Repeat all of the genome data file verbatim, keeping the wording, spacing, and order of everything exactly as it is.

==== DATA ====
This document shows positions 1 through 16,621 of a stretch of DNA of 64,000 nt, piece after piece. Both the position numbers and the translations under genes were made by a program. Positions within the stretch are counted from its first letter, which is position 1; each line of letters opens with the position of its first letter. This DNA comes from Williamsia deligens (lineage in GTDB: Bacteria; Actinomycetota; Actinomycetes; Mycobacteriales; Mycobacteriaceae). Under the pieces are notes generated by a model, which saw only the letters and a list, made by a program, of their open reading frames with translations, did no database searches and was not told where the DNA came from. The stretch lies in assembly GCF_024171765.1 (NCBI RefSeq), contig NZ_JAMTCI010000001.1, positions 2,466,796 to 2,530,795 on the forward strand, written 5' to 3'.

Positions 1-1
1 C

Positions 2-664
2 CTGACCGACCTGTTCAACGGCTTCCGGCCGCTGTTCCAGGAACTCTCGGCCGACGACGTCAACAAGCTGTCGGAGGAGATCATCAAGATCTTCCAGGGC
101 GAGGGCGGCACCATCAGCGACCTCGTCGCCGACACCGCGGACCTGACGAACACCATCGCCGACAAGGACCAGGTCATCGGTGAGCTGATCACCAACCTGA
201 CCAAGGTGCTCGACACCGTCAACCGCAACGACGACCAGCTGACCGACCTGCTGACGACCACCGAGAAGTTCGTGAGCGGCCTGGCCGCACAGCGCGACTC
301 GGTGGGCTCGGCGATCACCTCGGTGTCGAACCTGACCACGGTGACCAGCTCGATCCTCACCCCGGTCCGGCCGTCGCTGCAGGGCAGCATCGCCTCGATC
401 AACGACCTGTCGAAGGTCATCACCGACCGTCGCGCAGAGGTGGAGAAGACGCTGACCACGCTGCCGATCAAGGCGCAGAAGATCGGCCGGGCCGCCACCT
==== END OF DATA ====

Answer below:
This document shows positions 1 through 16,621 of a stretch of DNA of 64,000 nt, piece after piece. Both the position numbers and the translations under genes were made by a program. Positions within the stretch are counted from its first letter, which is position 1; each line of letters opens with the position of its first letter. This DNA comes from Williamsia deligens (lineage in GTDB: Bacteria; Actinomycetota; Actinomycetes; Mycobacteriales; Mycobacteriaceae). Under the pieces are notes generated by a model, which saw only the letters and a list, made by a program, of their open reading frames with translations, did no database searches and was not told where the DNA came from. The stretch lies in assembly GCF_024171765.1 (NCBI RefSeq), contig NZ_JAMTCI010000001.1, positions 2,466,796 to 2,530,795 on the forward strand, written 5' to 3'.

Positions 1-1
1 C

Positions 2-664
2 CTGACCGACCTGTTCAACGGCTTCCGGCCGCTGTTCCAGGAACTCTCGGCCGACGACGTCAACAAGCTGTCGGAGGAGATCATCAAGATCTTCCAGGGC
101 GAGGGCGGCACCATCAGCGACCTCGTCGCCGACACCGCGGACCTGACGAACACCATCGCCGACAAGGACCAGGTCATCGGTGAGCTGATCACCAACCTGA
201 CCAAGGTGCTCGACACCGTCAACCGCAACGACGACCAGCTGACCGACCTGCTGACGACCACCGAGAAGTTCGTGAGCGGCCTGGCCGCACAGCGCGACTC
301 GGTGGGCTCGGCGATCACCTCGGTGTCGAACCTGACCACGGTGACCAGCTCGATCCTCACCCCGGTCCGGCCGTCGCTGCAGGGCAGCATCGCCTCGATC
401 AACGACCTGTCGAAGGTCATCACCGACCGTCGCGCAGAGGTGGAGAAGACGCTGACCACGCTGCCGATCAAGGCGCAGAAGATCGGCCGGGCCGCCACCT